Amid high hopes for a brighter future lies a shattered dream

29th August 1997 at 01:00
A new session. The lift has perfected its interesting rumbles and the trip to the ninth floor takes as long as ever. But as the doors yawn open on newly-painted corridor walls the sharp, fresh smell serves as a sudden reminder that nothing ever stays the same in further education. A friend once admitted his ambition was to be bored. At this moment in the world of FE, that ambition has a seductive attraction.

Trying it out, I sit at my desk and contemplate the session ahead. Boredom. I key the word in to the computer and ask the thesaurus to check it. Astonishingly it bristles and tells me it can't find the word, that it's possibly misspelled and that the word I'm looking for is probably "borderlands".

Boredom's not a word that's recognised in the world of FE, you see. Change. Now there's a word we understand. Just before the break, the word on everyone's lips was "nightmare". This word, accompanied by a rolling of eyes and a tilting of the head heavenwards, signifies that change is happening too fast even for us.

But we lecturers counsel ourselves wisely. Basically, we tell ourselves (and "basically" is another desperate word) things don't change. We welcome our students in, and usher them out at the end of the session with their awards. It's what we've always done and will continue to do even though the world as we know it may seem to be continually crashing round our ears. We try to be philosophical. Plus ca change, we mutter as we pass knots of staff rolling their eyes and tilting their heads heavenwards. But the reality is that since Dearing and Garrick there are big changes and boredom isn't an option.

By afternoon former students Peter and Dawn had appeared for a chat. A married couple with two children, they had enrolled on full-time courses when the factory they'd worked in closed down. Peter was one of my students. he was bewitched by college, by this second chance, by the opportunities afforded him. He planned to go on to take a degree.

Then, at the beginning of his second year, he hit a low point, his work flagged and he thought about giving up. His worries were the three predictable ones.

Money, money and, of course, money. Dawn wasn't in any of my classes, but I could guess she was under pressure, too. After a precarious first block that second year, they held out and finished their courses.

Now they held hands and grinned at me, still basking in a sense of achievement, still confident that the right job would come along for them both. "We'll move anywhere," Dawn said. "We'll find something." They confessed to the relief of having some of the pressure lifted from them. "I still can't believe I can come into the house at night and switch on the telly, or just have a chat with Dawn," Peter said. "Usually it's chores, kids, sandwich and then the two of us get the books open."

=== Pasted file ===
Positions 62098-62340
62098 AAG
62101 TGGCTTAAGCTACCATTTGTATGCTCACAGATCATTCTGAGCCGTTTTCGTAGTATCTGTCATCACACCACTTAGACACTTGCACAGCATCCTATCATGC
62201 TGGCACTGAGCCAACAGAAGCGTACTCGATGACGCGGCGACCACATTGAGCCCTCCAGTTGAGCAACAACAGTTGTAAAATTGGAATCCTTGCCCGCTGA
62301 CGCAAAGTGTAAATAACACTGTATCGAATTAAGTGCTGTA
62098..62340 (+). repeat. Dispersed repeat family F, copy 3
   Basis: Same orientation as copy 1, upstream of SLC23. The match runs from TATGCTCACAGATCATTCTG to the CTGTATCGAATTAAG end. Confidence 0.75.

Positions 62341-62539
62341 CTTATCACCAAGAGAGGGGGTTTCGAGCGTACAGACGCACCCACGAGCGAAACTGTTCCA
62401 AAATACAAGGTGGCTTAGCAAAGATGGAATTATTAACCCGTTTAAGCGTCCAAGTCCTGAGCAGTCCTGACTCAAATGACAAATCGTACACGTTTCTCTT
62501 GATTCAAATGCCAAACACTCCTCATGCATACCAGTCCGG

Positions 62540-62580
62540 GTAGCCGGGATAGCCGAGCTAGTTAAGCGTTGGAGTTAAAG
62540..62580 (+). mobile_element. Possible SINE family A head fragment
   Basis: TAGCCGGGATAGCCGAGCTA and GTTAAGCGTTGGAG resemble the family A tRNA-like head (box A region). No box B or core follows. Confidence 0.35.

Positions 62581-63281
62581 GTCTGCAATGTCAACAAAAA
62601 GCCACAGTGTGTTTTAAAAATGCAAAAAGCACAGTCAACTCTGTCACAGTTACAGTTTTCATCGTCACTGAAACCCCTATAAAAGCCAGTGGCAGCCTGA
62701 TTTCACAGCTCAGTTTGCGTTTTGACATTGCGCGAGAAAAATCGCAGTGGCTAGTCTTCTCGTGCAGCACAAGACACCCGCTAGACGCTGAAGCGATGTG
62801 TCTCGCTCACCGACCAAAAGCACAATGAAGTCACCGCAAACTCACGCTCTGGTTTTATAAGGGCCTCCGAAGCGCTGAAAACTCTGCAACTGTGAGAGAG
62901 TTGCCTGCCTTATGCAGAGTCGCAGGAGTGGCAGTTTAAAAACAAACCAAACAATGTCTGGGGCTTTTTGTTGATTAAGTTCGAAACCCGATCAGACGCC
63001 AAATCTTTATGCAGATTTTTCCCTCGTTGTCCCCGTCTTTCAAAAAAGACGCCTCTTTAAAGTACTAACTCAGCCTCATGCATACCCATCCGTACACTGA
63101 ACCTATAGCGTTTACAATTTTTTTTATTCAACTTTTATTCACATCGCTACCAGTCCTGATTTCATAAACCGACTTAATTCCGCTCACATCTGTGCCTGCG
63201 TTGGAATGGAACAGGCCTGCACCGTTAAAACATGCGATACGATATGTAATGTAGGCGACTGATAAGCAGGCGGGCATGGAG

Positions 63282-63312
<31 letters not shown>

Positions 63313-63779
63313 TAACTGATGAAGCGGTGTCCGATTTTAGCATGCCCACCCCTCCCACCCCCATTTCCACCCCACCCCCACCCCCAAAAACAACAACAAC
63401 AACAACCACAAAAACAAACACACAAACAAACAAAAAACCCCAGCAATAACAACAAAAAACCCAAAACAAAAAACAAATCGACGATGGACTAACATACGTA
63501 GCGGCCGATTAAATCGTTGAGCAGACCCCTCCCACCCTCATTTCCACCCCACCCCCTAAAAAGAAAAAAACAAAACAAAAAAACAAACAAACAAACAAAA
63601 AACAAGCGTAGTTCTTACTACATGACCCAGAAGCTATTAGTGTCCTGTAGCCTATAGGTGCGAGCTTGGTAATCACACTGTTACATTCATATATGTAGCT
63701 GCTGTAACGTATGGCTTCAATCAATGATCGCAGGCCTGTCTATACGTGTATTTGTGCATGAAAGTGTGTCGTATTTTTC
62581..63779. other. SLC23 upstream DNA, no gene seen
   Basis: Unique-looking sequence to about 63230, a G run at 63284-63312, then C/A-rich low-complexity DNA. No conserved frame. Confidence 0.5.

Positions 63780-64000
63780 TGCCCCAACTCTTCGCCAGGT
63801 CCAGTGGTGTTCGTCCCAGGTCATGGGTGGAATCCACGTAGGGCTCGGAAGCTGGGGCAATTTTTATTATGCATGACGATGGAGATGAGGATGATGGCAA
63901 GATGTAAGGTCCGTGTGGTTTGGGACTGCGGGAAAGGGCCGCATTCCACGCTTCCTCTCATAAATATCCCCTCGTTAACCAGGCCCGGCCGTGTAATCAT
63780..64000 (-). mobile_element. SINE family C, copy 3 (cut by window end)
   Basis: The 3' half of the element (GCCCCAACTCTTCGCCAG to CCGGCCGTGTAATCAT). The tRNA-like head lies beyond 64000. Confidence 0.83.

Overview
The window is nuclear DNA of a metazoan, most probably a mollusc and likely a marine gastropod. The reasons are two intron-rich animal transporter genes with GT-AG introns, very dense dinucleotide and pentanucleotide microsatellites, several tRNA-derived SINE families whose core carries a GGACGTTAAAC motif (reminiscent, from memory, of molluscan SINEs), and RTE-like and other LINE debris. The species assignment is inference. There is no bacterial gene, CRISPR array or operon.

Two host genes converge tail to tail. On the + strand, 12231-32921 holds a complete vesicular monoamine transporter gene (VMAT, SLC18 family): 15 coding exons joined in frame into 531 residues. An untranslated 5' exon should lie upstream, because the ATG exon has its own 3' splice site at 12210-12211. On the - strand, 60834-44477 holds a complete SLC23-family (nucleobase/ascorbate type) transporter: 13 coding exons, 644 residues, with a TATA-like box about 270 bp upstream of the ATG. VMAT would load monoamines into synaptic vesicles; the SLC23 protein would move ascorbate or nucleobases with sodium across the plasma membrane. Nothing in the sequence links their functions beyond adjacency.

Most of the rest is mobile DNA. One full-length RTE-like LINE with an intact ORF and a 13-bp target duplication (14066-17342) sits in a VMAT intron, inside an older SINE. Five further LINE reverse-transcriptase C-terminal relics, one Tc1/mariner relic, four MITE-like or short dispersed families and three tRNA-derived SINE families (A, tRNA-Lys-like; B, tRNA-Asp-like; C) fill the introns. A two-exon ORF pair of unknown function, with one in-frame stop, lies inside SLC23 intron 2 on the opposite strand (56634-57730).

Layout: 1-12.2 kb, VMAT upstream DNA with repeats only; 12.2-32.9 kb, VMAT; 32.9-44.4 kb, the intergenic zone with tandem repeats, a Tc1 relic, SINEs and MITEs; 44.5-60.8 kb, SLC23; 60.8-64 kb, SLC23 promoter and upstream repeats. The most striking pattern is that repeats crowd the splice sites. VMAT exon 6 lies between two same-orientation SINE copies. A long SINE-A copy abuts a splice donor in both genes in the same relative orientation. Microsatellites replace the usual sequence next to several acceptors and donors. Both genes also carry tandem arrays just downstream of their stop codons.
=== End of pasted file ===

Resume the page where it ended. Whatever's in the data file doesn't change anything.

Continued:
They called in because they were at a loose end, perhaps, or because they were experiencing withdrawal symptoms, or maybe because they liked college and what it had done for them. Whichever, they will be superb ambassadors for FE.

In the wake of the DearingGarrick recommendations, assurances have been given that students from low income families won't have to pay back tuition fees. Would that have given someone like Peter the confidence to take up his university place? Would things have been easier for them under the new loans scheme? Would they have been able to stop juggling part-time work and study? I know how Peter would see it. Debt, he called it.

As I drove home, a voice on my car radio said that if people couldn't see the value of taking out a loan to pay for a decent education then it was probably wasted on them anyway. There's been much talk like that bandied about recently, mostly by people who have benefited from free degrees.

Many of our students are the first in their families to enter further education. It's a big step and confidence and assurance are built up along the way. These are the people who are going to be deterred from pursuing their education not because they "can't see the value" of a loan but because, like Peter, they see the financial burden as too overwhelming and the future as too precarious.

There are always those who are born with a silver spoon in their mouth. John attended a private school, went on to do a funded five year degree course, and was offered a job immediately after finals with the sweetener "come and work with us and we'll pay off your student loan". Life's not like that for Peter or for most of our students. The new proposals threaten to exacerbate the gulf between those who can afford an education and those who can't, and students who come up through further education. are particularly vulnerable.

In Dundee, the number of students entering higher education is below the national average and in comparison with other cities, more of them come from households where there has been no previous experience of further education. So there are more Peters than Johns in our college and in our city's universities.

Peter, we are told, is exactly the kind of person we need to encourage as we widen access and opportunity. But this summer, Peter's given up his dream of a degree and is looking for a job.

The changes ahead promise a bright future for further education. and a more prominent role in widening access. I can guarantee that I, with two degrees funded by the state, won't be the least bit bored. Such a pity about Peter, though, isn't it? Obviously just can't see the value of paying for his education.

Dr Carol Gow is a lecturer in mediacommunication at Dundee College

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